Mother Honestly’s new commerce offering aims to give employees more freedom when it comes to caregiv • TechCrunch


work being done Parenting is a challenge. Being a working mother, according to many studiespresents an additional challenge.

Many mothers have had the unfortunate experience of having to choose between their careers and children because balancing the two can be overwhelming. Factor in aging fathers and the number of women caring for multiple people is greater than ever.

To address this, I launched Blessing Adesiyan mother honestly. Today, the company reaches more than one million working parents, caregivers, employers, and business leaders. It has generated around $1 million in revenue since its inception. And while his initial focus was on working parents, he’s expanded his reach to help caregivers of all types — regardless of gender. Now, to expand its reach, Mother Honestly is introducing a new commercial at TechCrunch’s Startup Battlefield.

Adesian gave birth to her first child when she was in college and remembers taking her daughter with her to an internship at a multinational. After graduation, I immediately started working with Fortune 100 companies such as PepsiCo, DuPont, BASF and Cargill. Once in the workforce, she got bogged down in her work while managing caregiving responsibilities, concluding early on that it was “not designed” for her—“a single mother, a black woman who was a chemical engineer who really wanted to stay ambitious.”

She knew she wasn’t the only working mom who felt this way, so she created multiple Employee Resource Groups (ERGs) within those companies around parents and caregivers. Having been slightly scarred from her first foray into the corporate world, Adesian admits that she was actually “terrified of having more children” without her career being “solid”. In the end, she had her second child, nine years after the birth of her first child.

All the feelings she had when she started her career started to make a comeback – admitting the lack of reliable and affordable care infrastructure, the lack of support from her supervisors, and having to spend a small fortune moving her parents back and forth from Nigeria to look after her children when she had to travel for work.

“I eventually ran out of money, and I couldn’t keep moving them back and forth,” Adesian recalls.

The straw that broke the camel’s back, so to speak, was when she was consulting with a large chemical company and was asked to travel to Morocco. She called her boss at the time, inquiring if the company could provide a stipend in return for fulfilling some of its caregiving obligations.

Adesian told TechCrunch that her boss’ response shocked her.

“He told me it was important to separate my professional and personal life, and that a male colleague had been doing this for 10 years and had never asked for that kind of support,” she recounts. “So I said: No offense, my colleague is a white man with his wife a housewife subsidizing the cost of care.”

Two weeks later, Adesian got another job, but was still pissed off at the idea that she was “making millions of dollars” for a company she “thought to be too supportive” of her caregiving needs.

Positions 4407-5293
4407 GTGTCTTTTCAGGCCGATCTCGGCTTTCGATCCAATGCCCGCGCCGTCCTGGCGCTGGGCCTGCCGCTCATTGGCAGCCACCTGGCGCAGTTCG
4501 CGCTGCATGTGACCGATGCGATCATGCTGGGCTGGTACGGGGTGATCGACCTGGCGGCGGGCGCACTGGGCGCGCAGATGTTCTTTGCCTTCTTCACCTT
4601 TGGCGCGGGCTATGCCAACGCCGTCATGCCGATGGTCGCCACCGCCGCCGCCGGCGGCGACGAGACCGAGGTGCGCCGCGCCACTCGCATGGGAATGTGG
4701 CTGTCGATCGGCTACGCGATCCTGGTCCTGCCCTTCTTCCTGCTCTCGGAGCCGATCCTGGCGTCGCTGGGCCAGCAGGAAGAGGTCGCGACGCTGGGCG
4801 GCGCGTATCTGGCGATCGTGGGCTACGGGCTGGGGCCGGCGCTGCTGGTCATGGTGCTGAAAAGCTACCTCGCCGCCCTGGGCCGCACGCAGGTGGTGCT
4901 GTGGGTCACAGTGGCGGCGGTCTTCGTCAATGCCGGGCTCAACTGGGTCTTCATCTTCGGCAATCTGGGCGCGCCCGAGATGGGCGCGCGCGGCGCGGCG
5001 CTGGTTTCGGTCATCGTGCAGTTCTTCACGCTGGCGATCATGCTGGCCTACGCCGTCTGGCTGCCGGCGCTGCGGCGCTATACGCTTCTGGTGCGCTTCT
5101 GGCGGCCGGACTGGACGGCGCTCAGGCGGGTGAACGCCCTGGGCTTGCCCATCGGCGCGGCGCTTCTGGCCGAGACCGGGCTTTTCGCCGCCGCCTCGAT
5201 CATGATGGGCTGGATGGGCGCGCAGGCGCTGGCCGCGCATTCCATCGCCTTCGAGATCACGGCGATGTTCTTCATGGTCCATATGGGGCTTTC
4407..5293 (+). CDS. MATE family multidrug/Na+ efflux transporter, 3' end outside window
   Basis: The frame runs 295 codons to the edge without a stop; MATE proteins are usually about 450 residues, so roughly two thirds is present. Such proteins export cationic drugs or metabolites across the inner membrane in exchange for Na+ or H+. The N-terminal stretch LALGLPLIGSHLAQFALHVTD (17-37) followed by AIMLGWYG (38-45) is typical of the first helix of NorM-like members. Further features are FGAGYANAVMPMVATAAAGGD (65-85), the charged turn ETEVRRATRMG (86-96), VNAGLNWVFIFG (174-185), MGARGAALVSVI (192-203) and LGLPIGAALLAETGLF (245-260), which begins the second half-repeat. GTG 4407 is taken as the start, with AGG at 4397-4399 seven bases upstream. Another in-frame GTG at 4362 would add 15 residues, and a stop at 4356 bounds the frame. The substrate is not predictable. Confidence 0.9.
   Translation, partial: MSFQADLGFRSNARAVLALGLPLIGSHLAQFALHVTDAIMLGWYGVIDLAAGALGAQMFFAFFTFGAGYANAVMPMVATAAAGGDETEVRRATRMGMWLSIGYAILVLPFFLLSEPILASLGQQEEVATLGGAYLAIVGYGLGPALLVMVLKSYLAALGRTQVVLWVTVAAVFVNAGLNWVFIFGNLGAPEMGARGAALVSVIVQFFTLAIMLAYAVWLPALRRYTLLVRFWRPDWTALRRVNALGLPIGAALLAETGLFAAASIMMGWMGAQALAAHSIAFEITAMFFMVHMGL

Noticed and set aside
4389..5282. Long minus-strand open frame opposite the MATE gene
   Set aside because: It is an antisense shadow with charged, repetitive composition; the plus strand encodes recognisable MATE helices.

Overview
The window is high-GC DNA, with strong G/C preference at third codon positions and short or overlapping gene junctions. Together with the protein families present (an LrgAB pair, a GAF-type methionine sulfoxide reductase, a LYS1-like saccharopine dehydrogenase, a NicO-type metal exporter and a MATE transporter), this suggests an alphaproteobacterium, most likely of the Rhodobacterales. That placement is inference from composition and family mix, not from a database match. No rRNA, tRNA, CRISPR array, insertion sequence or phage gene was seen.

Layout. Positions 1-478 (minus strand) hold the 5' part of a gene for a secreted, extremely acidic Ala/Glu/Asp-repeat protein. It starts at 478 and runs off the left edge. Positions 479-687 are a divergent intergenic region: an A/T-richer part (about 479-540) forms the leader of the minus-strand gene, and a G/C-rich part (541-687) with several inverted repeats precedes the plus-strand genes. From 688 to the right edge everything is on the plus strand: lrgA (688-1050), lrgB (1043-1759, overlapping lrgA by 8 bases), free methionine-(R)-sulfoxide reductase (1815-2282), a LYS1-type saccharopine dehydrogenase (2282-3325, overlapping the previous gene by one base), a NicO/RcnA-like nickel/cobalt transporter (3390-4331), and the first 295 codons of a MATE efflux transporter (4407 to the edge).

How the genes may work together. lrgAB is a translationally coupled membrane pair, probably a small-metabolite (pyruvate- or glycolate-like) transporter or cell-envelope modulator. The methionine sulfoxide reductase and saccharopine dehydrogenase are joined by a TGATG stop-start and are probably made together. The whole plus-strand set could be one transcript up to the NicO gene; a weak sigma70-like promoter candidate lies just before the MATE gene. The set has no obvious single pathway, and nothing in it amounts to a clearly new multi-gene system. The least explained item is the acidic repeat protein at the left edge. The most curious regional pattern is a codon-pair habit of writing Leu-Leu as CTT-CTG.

She added:I was out of the country for two weeks at a time, and was a single mother, an immigrant with no real network to support me.”

Frustrated, Adesiyan took to Instagram to ask others how they are managing business and family effectively.

“People started sending out direct messages and videos, and I’ve amassed about 10,000 followers in three months,” Adesian recalls. That turned into a conference in Detroit attended by hundreds of attendees from all over the country.

And by 2018, Mother Honestly was born — a startup that Adesiyan says is “sort of an outward ERG.” The website was initially created to provide content and community for caregivers who need support.

“I wanted to comprehensively support mothers in balancing their professional and personal lives, and I wanted them to do it honestly without comparing themselves to others,” she recalls. “It became clear that only one parent could comprehensively solve this problem, so I like to think of our product as ‘Made by Moms, for Everyone’.

By 2020, Adesiyan has left her engineering job to focus full time on her project.

Existing customers include Indeed,, Splendid Spoon, Bobbie, Nanit and more. Past clients include Lincoln, Google, JPMorgan Chase, Bright Horizons, and Passera, among others.

Booted from the start, Mother Honestly made money mainly from Brand partnerships with the likes of Indeed, and Splendid Spoon, to do things like co-create content for employee caregivers together.

Mother Honestly’s natural evolution has created something Adesiyan believes is missing, but much needed, in the workforce: Work-Life Wallet.

Mother Honestly would make money by charging a wallet provision fee that would give employees the freedom to spend on things like caregiving or medical travel. The mother frankly acts as an intermediary, either rejecting or agreeing to expenses based on pre-determined categories so that employees enjoy privacy and not reveal personal details to employers.

For Adesiyan, widespread adoption would be a dream come true.

“Employers, instead of wasting millions of dollars in EAPs (employee assistance programs) that employees don’t use, can redirect their money into the hands of their employees via our Work-Life wallet, which they can allocate who gets paid and in what period of time.”

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